Obama has shown an ability to understand and use the Internet. While someone, particularly a Republican, might say this is not relevant, I think it is. The reason is that the Internet is a reality of modern day life. This is being written for the Internet, so anyone seeing it should understand that this is so. When I was mentioning the Internet to my daughter who is in College, she told me that the people she commutes with to her summer job always talk about the news they've heard on the Internet on their way home from work. This, alone, doesn't prove my point, but repeated over and over again, it does.
Obama's use of the Internet has allowed him to collect money for his campaign from a large number of small donors rather than a few large corporate interests. In addition, as I have said, I heard and saw Obama speak because of the Internet.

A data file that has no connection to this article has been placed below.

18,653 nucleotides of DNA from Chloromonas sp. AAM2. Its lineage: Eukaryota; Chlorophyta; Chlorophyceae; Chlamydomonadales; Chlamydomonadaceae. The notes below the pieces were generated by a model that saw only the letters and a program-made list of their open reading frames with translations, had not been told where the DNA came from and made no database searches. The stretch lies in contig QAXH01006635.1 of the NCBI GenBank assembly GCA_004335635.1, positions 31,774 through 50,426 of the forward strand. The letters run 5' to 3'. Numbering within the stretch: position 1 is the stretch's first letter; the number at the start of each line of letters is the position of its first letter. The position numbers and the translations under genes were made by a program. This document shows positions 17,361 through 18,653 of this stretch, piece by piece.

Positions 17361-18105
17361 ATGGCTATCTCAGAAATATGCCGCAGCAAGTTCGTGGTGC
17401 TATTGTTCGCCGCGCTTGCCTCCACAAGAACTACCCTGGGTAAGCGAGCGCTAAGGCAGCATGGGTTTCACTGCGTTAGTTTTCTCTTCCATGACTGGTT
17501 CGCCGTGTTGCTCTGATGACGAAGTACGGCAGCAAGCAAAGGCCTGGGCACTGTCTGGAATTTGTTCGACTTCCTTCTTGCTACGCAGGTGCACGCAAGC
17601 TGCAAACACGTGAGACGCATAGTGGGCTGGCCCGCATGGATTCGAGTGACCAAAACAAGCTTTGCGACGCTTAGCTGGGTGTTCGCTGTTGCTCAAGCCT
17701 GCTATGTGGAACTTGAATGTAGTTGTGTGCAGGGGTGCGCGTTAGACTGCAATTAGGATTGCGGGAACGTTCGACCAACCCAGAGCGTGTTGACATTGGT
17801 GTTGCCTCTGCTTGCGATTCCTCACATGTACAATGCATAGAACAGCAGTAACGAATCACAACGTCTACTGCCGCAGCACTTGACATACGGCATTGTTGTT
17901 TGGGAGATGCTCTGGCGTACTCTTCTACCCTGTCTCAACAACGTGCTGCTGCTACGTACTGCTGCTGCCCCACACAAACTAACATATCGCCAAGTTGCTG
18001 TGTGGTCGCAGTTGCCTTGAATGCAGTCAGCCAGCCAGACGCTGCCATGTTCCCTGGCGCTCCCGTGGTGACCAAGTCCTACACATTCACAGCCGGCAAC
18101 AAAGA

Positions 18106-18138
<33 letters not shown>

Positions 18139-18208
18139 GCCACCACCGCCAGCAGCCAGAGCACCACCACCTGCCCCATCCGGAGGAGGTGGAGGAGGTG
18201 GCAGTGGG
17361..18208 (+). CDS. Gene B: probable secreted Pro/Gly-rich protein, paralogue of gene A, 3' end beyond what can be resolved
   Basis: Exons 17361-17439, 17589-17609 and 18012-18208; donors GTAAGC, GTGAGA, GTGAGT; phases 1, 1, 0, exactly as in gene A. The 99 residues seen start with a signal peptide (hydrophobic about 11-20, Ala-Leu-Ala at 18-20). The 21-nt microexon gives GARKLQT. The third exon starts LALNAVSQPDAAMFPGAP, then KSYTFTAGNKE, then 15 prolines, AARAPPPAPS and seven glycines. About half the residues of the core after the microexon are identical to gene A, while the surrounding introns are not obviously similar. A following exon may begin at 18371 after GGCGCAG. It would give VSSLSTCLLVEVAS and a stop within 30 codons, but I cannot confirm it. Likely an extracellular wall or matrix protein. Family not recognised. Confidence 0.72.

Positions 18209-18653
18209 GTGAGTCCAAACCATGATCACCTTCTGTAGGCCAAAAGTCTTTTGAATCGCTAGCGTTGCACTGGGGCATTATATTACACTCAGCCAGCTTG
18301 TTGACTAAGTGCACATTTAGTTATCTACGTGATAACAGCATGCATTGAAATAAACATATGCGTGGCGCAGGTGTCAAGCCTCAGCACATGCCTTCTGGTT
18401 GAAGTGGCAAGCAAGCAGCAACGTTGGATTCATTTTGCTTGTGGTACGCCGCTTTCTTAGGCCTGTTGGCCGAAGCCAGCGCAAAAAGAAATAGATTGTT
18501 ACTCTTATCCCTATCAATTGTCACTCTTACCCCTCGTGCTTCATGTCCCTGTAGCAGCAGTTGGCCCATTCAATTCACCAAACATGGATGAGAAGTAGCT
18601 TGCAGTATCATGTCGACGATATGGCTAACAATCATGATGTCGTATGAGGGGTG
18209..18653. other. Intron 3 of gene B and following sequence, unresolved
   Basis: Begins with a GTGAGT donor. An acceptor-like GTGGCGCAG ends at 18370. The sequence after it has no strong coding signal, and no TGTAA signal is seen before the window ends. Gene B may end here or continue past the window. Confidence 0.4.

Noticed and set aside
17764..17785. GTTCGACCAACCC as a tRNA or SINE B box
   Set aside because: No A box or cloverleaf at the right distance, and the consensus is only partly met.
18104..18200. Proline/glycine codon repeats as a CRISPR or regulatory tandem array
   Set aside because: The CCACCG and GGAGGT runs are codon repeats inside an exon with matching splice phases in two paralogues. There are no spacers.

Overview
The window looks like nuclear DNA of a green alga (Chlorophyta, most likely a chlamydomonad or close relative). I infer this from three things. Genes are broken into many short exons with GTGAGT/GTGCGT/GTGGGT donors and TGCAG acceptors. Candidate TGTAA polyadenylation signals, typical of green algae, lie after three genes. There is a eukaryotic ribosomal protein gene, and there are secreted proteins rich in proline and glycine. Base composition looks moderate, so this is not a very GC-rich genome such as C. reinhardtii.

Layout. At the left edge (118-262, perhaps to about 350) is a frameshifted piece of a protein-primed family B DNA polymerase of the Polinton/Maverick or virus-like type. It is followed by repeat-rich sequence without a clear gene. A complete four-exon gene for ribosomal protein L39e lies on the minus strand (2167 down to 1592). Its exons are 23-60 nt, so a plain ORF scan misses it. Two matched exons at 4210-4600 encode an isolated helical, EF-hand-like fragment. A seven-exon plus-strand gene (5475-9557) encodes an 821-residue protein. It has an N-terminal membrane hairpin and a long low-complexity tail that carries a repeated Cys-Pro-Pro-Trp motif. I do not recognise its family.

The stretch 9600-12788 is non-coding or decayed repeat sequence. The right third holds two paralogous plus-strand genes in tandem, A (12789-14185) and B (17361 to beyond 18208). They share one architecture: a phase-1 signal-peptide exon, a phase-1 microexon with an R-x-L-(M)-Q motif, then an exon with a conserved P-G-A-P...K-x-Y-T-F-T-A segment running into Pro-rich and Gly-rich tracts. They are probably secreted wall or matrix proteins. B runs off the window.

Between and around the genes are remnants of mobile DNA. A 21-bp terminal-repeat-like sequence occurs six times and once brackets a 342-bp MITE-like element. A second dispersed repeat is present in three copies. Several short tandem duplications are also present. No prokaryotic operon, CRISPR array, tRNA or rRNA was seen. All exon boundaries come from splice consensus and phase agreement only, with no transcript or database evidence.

Reports I've seen of Obama's work in Chicago (mentioned above) tends to indicate that he is into uniting people, not dividing people. When George W. Bush was first elected, he claimed to be into uniting people, but his actions, in reality, have proved otherwise. It may be that having such a close Democratic primary may actually work to Obama's advantage because he can use this to demonstrate his ability to unite people.
He has spent time actually living in other countries, Indonesia in particular, and has visited Kenya. This makes him more qualified in Foreign relations than any presidential candidate we've had in modern history. The reason is that he has had an opportunity to see the image the United States is projecting first hand. Last year my daughter spend a year is Spain, and I have visited friends in Taiwan. Doing this gives people a much better view of the United States because they have an opportunity to see what the rest of the world is like. (I dare say that simply visiting another country as a tourist does not give you that advantage.)